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Source: Massey University


In New Zealand, a digital services tax would have the most impact on users of internet advertising services supplied by large digital firms.


The Government’s public consultation about the challenges of taxing multinational digital services companies is timely, says Massey Business School tax expert Dr Victoria Plekhanova.

“These challenges are complex and require an international solution, incuding the development of profit allocation and nexus, or right-to-tax, rules,” she says. “In this context, an interim tax measure could ease, but not solve some of the existing tax challenges. But a digital services tax is not without problems.”

Dr Plekhanova says the ideal solution would be agreed rules for all 129 members of the so-called Inclusive Framework on BEPS (Base Erosion and Profit Shifting). BEPS refers to tax strategies that exploit gaps in tax rules to artificially shift profits to low or no-tax locations where there is little or no economic activity.

“The OECD is working hard to build a consensus by 2020, but every state is generally self-interested so it is hard to see a consensus-based solution being reached in that timeframe, if at all,” she says.

A good interim measure

Dr Plekhanova says a digital services tax is a good interim measure that can be implemented and repealed quickly because it does not require a renegotiation of the country’s international agreements.

“The discussion document issued by the Government yesterday provides a detailed and thorough analysis of benefits and possible detriments of digital services tax for New Zealand. It suggests the impact of the tax on local businesses and customers, in most cases, will not be significant,” she says.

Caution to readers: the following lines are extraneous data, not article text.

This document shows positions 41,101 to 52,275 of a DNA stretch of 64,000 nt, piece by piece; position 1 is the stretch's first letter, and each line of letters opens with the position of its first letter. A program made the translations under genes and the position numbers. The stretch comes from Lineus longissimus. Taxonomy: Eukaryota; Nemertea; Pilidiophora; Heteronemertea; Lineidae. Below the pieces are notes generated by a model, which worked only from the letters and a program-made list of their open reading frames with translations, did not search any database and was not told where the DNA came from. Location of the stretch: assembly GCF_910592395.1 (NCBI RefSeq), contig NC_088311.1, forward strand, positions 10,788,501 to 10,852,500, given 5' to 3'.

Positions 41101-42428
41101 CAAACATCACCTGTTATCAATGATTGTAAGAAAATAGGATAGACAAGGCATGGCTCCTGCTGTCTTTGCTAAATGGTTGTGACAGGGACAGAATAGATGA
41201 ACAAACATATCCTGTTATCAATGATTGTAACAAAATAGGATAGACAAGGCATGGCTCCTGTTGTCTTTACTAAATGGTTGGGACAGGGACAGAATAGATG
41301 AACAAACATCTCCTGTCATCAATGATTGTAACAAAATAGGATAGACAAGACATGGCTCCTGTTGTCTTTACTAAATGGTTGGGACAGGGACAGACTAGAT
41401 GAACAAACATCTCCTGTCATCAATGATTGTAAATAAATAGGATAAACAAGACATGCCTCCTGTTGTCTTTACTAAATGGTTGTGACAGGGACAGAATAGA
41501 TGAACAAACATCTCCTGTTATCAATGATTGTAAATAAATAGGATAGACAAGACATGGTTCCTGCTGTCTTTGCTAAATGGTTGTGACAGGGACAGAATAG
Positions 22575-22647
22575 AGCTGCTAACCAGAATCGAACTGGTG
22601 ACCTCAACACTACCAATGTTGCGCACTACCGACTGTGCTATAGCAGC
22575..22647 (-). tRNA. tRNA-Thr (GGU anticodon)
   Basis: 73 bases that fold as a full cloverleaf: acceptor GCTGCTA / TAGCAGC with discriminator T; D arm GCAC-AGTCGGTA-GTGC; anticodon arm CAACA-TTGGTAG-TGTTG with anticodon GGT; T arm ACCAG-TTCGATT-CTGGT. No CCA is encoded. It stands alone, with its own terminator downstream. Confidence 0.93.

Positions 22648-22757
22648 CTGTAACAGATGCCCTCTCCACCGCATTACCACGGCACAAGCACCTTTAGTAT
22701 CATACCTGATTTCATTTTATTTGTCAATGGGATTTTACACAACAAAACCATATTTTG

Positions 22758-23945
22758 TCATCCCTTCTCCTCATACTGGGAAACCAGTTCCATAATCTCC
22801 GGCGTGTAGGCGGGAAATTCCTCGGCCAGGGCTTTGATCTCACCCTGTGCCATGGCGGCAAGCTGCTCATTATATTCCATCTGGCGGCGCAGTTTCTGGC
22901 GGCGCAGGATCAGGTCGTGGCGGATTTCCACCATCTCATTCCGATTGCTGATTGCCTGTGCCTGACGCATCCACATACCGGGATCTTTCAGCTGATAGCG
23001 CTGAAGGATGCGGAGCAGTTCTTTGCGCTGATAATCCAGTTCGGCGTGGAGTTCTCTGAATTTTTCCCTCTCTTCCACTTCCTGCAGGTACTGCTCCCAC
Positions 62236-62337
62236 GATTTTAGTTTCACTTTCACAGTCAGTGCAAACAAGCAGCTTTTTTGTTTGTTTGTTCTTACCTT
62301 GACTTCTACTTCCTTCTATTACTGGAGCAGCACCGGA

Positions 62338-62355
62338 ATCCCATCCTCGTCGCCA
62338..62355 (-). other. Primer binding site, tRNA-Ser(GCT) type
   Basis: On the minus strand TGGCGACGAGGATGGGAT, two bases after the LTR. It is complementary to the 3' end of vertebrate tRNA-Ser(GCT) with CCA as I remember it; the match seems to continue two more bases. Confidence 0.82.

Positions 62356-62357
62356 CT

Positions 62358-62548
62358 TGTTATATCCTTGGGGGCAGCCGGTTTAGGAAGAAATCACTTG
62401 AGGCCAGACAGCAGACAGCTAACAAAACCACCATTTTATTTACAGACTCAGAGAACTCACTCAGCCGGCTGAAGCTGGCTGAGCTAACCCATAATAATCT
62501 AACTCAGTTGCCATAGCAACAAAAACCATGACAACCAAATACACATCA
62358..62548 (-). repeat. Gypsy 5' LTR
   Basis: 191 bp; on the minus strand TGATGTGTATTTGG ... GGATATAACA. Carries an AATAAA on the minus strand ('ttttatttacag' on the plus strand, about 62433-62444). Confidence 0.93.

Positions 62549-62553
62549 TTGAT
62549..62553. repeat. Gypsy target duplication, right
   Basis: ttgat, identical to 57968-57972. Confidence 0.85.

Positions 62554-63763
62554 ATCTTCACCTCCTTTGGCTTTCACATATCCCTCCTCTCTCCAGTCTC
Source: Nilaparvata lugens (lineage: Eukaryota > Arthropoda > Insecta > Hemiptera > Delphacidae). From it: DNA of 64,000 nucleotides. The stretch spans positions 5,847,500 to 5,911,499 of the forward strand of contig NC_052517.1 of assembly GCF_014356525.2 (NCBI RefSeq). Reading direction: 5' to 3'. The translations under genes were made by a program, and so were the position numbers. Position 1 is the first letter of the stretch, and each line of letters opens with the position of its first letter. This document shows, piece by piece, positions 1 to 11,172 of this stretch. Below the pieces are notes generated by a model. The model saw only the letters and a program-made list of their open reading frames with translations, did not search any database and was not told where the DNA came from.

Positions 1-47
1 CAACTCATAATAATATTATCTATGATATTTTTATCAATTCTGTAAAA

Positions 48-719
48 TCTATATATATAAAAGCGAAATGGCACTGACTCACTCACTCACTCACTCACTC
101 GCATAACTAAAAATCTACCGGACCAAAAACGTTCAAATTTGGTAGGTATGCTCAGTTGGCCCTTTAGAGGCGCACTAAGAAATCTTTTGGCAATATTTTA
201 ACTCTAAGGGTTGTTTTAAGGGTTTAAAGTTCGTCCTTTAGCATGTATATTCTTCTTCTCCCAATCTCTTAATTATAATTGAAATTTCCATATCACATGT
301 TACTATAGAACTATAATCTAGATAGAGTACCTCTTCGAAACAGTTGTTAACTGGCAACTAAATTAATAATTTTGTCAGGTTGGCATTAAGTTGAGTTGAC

“Users of internet advertising services supplied by large digital firms are likely to be the most affected. The structure of this market, which is dominated by a small number of multinational firms, allows these firms to easily add the cost of the tax to the price of their services.” 

Dr Plekhanova says a digital services tax will not generate significant revenue for New Zealand but it will improve the fairness of the tax system by ensuring large digital companies pay their fair share of tax.

“By joining a group of countries that have introduced the digital services tax, New Zealand will contribute to the OECD-led international work on a consensus-based solution,” she says. “The tax will put pressure on large digital firms, which could make their home countries more likely to cooperate meaningfully and develop a solution that would be suitable for the majority of countries.”

MIL OSI